Please use this identifier to cite or link to this item: https://hdl.handle.net/1959.11/27284
Title: Harnessing the power of cultural health narratives when working with parents of young children
Contributor(s): Rogers, Marg  (author)orcid 
Publication Date: 2019-09
Early Online Version: 2019-06-24
DOI: 10.1017/cha.2019.22
Handle Link: https://hdl.handle.net/1959.11/27284
Field of Research (FoR) 2008: 130210 Physical Education and Development Curriculum and Pedagogy
130102 Early Childhood Education (excl. Maori)
Field of Research (FoR) 2020: 390111 Physical education and development curriculum and pedagogy
390302 Early childhood education
Socio-Economic Objective (SEO) 2008: 939999 Education and Training not elsewhere classified
Socio-Economic Objective (SEO) 2020: undefined
Abstract: Narratives are a powerful tool for transferring knowledge and culture. They have a profound effect on our psyche and our attitudes to messages and teachings. The transfer of information through traditional teaching and lectures is often less effective in changing a belief or understanding than using narrative. In this discussion paper, I explore this phenomenon and examine the persuasive effect of cultural narratives. The discussion also considers the impacts of cultural narrative as an educative tool on parental attitudes towards childhood immunisation. I explore the changing nature of the way parents with young children communicate and seek information and early childhood educators’ roles in their lives within the Australian context. Understanding the way humans are drawn to narrative may be beneficial to health workers, early childhood educators, family workers and those who plan health education programmes. To effectively target their messages, it would be of benefit to public health officials to have knowledge about how parents with young children inform themselves and develop health beliefs, and the extent to which parents’ ideas become fixed.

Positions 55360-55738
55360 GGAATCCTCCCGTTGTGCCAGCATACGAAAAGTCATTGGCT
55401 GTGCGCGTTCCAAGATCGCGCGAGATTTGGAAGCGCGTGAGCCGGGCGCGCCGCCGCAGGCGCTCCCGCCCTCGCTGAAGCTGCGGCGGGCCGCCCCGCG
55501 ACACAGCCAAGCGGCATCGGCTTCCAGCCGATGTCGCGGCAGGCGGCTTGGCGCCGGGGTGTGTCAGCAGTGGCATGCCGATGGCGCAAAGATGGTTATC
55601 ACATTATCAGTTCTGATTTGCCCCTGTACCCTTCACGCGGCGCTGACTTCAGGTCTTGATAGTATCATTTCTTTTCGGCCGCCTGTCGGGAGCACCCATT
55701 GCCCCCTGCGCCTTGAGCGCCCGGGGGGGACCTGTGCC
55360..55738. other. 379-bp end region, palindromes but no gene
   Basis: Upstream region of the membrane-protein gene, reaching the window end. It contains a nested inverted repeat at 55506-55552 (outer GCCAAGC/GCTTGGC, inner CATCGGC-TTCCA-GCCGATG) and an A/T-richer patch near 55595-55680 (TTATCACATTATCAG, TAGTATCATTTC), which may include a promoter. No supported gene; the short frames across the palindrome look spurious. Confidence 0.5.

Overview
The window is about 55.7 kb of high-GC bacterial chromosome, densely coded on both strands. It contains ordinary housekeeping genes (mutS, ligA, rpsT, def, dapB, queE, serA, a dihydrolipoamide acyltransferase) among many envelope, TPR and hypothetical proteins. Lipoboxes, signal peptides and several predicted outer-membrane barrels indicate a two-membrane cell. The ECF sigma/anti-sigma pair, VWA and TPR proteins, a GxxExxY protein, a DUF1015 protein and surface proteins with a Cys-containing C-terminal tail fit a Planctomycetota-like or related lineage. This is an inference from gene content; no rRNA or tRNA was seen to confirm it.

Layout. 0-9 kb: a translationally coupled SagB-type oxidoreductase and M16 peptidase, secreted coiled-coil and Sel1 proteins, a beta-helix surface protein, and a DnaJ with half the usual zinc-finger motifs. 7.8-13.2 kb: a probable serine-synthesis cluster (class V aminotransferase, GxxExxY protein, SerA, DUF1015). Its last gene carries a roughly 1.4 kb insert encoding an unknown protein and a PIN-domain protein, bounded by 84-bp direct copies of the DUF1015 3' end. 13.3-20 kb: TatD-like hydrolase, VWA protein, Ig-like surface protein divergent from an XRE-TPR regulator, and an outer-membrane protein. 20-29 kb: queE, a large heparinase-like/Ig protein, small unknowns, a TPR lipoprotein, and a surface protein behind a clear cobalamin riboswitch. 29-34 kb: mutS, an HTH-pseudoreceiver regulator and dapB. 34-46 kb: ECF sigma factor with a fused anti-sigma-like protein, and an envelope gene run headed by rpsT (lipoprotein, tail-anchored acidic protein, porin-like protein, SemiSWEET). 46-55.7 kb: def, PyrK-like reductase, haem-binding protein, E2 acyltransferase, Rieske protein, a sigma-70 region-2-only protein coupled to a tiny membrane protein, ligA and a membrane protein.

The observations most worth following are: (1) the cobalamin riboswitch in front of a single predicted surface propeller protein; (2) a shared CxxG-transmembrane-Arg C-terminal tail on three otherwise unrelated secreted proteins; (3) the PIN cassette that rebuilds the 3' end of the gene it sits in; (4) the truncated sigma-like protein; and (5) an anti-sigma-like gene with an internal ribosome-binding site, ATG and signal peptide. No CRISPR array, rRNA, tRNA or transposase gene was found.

Publication Type: Journal Article
Source of Publication: Children Australia, 44(3), p. 105-109
Publisher: Cambridge University Press
Place of Publication: United Kingdom
ISSN: 1035-0772
2049-7776
Peer Reviewed: Yes
HERDC Category Description: C1 Refereed Article in a Scholarly Journal
Description: The author of this publication has published two related publications (https://hdl.handle.net/1959.11/19286 and https://hdl.handle.net/1959.11/21011). The first of these is an article about 'Narrative, ritual and acculturation', so gives further insight into the powerful affect on family and community narratives. The second one is about 'Protective factors in families' and outlines the way narratives provide security, comfort, motivation and a sense of purpose to military families.
Appears in Collections:Journal Article
School of Education

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